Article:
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Reeder on Tuesday’s elections: ‘To see this as a referendum on Trump is overstating it’

 

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Read the transcript:

TOM LAMPRECHT:  Harry, I want to take a look back to last Tuesday’s election. Interesting how a number of outlets are now saying that this was a referendum and a rejection of Donald Trump’s politics. The New York Times actually came out and called itself “the center,” while declaring the election “a rejection of Trump’s hateful politics.”

They pointed to the defeat of Ed Gillespie down in Virginia, the election of a new Democratic governor in New Jersey. Also, media outlets are pointing to two candidates that were elected to state governments who are transgenders. People are calling this a historic moment.

DR. REEDER: I think it is a historic moment. Let’s take a look at this election. People said, “Well, New Jersey likes to elect moderate Republicans as governor.” That was the thesis. Well, I would suggest that’s not quite accurate.

First of all, New Jersey’s very much like the rest of America and there is a tendency that, after someone serves a couple of terms, the opposition party usually gets the nod in many states, and New Jersey is not a state that goes for moderate Republicans or conservative Republicans.

Chris Christie, who had many conservative policies, was really a blip on the screen because he was following a Democratic governor who was guilty of gross corruption. Well, he’s had his own issues in the governorship and he’s had his own legal issues and so the fact that it flipped to Democrat is really not that surprising at all.

And New Jersey is in this northeast conglomeration of progressive politics. Any election of anyone with any tendencies toward conservatism is really almost an aberration and very unique.

The individual running for governor actually is to the left of the Democratic party and what would be called “mainstream Democrats,” promoting and advocating multiple issues from legalization of marijuana, to socialism, to healthcare socialism, etc.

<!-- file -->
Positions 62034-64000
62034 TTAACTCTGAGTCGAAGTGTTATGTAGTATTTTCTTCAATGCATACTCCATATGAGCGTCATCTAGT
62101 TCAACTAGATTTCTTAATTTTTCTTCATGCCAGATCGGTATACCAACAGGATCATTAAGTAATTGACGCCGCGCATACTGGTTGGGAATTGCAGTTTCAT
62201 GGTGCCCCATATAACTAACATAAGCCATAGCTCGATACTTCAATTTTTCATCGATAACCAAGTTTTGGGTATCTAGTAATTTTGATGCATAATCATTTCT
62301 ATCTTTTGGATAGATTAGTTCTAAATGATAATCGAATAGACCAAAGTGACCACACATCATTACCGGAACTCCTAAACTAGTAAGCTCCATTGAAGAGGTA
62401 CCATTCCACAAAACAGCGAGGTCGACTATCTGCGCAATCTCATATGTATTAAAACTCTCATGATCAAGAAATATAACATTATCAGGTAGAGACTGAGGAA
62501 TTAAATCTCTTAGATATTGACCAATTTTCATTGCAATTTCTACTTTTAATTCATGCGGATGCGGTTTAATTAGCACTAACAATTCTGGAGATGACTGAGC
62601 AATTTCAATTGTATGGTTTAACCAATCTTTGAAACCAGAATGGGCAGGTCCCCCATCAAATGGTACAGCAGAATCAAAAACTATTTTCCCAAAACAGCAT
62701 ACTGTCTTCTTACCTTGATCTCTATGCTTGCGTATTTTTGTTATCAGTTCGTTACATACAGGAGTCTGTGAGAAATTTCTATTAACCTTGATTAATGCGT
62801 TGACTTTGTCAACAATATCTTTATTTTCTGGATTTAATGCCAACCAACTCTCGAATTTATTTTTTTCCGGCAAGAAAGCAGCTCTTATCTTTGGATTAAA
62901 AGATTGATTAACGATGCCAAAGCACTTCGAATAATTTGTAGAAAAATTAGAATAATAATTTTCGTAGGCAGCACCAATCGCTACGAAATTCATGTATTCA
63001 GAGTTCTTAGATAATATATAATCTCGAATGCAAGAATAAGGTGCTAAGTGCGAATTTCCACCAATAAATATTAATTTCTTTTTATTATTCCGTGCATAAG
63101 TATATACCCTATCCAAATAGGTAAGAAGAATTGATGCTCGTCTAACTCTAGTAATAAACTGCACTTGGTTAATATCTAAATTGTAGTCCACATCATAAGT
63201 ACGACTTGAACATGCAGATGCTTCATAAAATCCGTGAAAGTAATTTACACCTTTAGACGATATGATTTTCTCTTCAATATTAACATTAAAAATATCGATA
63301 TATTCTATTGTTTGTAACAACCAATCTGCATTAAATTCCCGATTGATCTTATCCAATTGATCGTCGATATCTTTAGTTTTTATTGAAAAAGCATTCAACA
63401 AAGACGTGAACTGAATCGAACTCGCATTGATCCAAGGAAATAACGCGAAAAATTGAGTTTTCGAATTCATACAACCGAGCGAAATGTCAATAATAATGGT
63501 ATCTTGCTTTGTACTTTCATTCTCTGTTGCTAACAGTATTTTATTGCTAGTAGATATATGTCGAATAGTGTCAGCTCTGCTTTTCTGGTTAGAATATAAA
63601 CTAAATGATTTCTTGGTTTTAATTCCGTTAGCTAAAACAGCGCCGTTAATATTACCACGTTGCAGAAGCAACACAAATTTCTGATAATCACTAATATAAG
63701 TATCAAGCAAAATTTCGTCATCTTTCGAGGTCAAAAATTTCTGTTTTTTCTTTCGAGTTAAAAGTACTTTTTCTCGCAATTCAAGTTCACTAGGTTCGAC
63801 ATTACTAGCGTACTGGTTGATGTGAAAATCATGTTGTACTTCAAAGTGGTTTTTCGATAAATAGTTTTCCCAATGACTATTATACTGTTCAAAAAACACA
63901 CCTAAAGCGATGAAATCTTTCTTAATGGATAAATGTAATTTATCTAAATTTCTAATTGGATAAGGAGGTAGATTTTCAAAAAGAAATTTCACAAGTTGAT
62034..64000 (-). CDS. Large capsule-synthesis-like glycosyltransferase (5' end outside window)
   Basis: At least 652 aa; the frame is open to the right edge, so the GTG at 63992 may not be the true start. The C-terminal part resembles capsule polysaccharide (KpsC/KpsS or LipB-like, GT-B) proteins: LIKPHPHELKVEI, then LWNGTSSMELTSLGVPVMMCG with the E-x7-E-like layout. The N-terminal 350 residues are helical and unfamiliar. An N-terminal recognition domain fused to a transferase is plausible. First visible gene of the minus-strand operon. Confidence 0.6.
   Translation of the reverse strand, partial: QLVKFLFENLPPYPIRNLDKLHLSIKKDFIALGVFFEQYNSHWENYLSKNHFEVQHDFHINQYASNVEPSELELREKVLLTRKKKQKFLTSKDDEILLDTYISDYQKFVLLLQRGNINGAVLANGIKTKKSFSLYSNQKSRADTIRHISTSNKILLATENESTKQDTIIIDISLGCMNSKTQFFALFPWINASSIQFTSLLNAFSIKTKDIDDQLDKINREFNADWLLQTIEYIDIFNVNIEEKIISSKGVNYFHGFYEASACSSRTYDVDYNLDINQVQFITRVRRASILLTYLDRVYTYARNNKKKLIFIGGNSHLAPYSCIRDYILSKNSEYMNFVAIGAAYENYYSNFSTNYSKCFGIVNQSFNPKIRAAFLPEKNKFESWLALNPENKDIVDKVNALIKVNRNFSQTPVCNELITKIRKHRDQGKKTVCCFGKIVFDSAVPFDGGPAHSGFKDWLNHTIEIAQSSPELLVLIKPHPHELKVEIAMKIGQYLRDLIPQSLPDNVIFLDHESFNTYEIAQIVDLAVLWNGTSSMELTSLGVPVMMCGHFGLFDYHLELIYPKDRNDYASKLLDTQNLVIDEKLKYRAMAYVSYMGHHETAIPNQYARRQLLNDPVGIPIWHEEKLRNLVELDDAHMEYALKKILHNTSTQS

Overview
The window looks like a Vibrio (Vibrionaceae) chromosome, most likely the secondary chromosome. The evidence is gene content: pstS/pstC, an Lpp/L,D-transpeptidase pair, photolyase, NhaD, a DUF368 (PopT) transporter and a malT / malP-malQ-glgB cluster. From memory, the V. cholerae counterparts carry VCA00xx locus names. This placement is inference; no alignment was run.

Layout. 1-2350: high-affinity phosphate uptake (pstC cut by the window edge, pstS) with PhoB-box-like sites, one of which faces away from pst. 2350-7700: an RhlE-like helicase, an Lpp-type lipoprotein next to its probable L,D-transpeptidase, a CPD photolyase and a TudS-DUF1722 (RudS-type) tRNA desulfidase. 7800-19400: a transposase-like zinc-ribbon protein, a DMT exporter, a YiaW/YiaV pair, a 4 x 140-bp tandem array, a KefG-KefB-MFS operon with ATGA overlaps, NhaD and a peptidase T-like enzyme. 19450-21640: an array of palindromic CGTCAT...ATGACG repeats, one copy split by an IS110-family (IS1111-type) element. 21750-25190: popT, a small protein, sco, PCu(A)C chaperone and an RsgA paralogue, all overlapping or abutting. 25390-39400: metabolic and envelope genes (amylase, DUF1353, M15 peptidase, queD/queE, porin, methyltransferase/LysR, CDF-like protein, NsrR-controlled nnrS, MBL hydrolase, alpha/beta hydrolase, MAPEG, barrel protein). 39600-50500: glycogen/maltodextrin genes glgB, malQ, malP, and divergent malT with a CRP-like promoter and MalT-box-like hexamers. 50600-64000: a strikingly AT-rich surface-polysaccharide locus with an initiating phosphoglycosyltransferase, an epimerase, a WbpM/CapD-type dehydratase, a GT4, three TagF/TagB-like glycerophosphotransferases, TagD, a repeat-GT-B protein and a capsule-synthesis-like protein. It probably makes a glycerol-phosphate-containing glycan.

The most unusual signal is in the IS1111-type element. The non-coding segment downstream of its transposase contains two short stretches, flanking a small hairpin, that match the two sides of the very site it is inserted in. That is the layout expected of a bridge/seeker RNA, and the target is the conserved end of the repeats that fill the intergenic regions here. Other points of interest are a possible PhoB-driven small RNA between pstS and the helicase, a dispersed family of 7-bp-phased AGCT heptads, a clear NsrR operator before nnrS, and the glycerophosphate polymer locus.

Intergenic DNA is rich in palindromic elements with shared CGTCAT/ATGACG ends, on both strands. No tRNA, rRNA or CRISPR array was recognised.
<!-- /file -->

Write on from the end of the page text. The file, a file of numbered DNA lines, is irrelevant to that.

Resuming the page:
But the more interesting case is Virginia, in which you had the establishment Republican who is a conservative but he is an establishment Republican, Ed Gillespie. If you laid out the counties of Virginia, what you’re going to see is almost a blanket red vote for Ed Gillespie, but where you’re going to see the blue is in northern Virginia and also in the Richmond Proper area.

Outside of that, you’re pretty much going to see red throughout the state of Virginia. Its population in northern Virginia that lives off of increased governmental resources and power because so many people who work in Washington live in northern Virginia and they have a vested interest in progressivism and socialism and the burgeoning Socialistic Movement in our country. You’re seeing almost a blanket vote and I think Gillespie’s probably going to end up with 30 percent or so of that vote at most.

But, to see this as a referendum on Trump is, I think, overstating it. I think what you’ve got is the millennial vote, the government vote, the progressive vote, the liberal vote and you have that coalition coming together in specific heavily populated areas.

That’s why I believe this is a bellwether state because what you’ve got in the United States is the flyover country that is almost all red with counties and states that vote Republican and the East Coast and the West Coast which are the highly dense population areas.

A perfect example is the mayoral election candidate handily reelected, who was an avowed socialist: Mayor Deblasio. This is a guy who declares communist dictators as his hero. And even though the things that have happened in New York under his initial tenure have been horrendous, he is handily reelected.